Airports and ATCs actively track flights using two radar methods, called primary and secondary radar. Primary Radar transmits a beam of radio frequency energy and subsequently receives the minute proportion of this energy which has been echoed back to it by the target. This reflected signal is picked up and processed to provide a display which shows the location of the target. Primary radar does not require the object to engage with the signal, so even if a plane is not communicating with ground control, it will still be visible on primary radar. However, primary radar does not "talk" to the aircraft to determine its flight information. Hence nowadays as technology progresses, ATCs have started using secondary radars as the more important tool in daily tracking requirements. Secondary surveillance radar is more complex and specific. This more advanced system has a longer range than primary radar, so it can extend coverage farther out over the ocean. It works using a series of periodic "handshakes," repeatedly sending query signals to the plane and receiving answers back that verify the target's location, identity and altitude. The problem with secondary radar is that these depend of active transponders which can be switched off or disabled by loss of power. In case of earlier hijacking situations, it has been observed that these were forcibly switched off from aircraft cabins. It is hence that primary radars are still in service and are used as back-up to ensure flights could be tracked and located even if the on-board transponders are non-responsive. However, once an aircraft is more than 240km (150 miles) out to sea, radar coverage fades and air crew keep in touch with air traffic control and other aircraft using high-frequency radio.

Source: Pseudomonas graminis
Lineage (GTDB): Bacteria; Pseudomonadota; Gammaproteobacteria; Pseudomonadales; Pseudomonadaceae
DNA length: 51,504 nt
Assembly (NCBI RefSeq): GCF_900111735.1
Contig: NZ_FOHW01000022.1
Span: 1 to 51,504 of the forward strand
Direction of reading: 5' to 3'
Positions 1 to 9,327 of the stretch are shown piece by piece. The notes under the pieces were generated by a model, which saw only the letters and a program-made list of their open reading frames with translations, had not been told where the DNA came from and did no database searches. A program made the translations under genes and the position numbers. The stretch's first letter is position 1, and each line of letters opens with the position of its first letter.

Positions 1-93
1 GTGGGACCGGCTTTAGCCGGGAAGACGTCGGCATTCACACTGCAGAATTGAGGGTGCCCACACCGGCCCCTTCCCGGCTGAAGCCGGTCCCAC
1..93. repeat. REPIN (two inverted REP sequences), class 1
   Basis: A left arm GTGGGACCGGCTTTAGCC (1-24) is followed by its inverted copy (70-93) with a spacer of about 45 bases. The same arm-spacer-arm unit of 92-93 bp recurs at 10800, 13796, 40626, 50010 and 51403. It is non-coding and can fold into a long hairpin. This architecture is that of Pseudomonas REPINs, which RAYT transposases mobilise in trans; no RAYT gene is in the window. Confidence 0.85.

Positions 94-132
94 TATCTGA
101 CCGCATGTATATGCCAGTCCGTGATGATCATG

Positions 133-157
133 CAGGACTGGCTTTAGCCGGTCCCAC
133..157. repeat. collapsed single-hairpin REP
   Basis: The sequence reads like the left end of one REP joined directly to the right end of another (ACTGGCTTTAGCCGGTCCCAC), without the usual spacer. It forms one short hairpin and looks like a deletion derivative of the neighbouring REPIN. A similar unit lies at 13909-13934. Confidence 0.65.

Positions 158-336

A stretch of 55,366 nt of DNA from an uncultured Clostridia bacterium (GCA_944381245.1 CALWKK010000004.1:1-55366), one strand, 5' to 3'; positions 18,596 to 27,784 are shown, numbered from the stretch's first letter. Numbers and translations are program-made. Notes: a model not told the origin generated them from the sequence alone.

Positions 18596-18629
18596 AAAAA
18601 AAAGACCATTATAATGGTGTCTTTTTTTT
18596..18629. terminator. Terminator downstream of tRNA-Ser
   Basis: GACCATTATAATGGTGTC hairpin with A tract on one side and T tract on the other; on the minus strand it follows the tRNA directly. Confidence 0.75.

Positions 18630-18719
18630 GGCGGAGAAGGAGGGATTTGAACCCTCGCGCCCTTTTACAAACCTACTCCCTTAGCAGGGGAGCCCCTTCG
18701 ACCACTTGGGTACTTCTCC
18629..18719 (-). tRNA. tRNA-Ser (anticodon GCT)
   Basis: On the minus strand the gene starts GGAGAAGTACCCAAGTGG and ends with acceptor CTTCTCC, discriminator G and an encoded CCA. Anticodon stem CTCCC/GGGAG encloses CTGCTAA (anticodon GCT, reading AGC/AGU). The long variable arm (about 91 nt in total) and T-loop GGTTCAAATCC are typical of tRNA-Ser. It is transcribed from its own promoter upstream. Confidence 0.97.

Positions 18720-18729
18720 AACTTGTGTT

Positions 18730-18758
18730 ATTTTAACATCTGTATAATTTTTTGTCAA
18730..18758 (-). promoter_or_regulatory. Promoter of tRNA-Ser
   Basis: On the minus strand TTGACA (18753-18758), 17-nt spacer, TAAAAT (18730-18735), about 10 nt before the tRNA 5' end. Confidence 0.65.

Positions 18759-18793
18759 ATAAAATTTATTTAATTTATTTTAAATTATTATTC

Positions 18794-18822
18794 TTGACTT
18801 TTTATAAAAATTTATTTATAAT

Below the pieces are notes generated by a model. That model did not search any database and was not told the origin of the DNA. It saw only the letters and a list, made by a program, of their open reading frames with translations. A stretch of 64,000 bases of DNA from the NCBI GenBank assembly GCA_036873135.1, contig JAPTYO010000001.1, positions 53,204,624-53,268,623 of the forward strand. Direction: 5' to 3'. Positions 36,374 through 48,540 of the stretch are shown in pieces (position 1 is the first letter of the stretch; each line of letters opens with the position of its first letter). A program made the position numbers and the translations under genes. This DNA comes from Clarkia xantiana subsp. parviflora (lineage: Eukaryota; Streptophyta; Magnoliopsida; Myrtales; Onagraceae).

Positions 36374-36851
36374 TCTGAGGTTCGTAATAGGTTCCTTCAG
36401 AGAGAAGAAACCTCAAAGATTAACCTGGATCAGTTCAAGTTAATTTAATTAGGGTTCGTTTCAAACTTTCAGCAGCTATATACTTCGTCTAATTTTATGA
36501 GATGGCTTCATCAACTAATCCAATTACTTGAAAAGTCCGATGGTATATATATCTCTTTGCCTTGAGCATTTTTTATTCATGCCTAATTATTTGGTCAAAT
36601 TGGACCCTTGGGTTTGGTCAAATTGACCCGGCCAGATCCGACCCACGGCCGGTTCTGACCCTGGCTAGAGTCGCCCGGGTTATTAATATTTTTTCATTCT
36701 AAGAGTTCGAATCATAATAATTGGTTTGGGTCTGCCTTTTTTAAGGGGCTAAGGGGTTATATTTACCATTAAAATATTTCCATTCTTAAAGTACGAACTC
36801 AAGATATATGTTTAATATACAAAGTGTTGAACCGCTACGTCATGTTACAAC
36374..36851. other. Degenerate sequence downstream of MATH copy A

For emergency situations and to track the aircrafts during an accident, Indian authorities require further provisions. The aircraft carries emergency beacons, which could be activated either manually or automatically in case of a distress situation, such as an accident, a crash, sinking, fire explosion etc. These units when activated, transmit signals that are detected by Cosmicheskaya Sistyema Poiska Avariaynch Sudov (Russian) and Search and Rescue Satellite-Aided Tracking (COSPAS-SARSAT) Satellites and related to ground receiving stations i.e. LUTs, which track and receive the data and provide user identification and location data via a Mission Control Center to a Rescue Coordination Center (RCC) or Maritime Rescue Coordination Center (MRCC).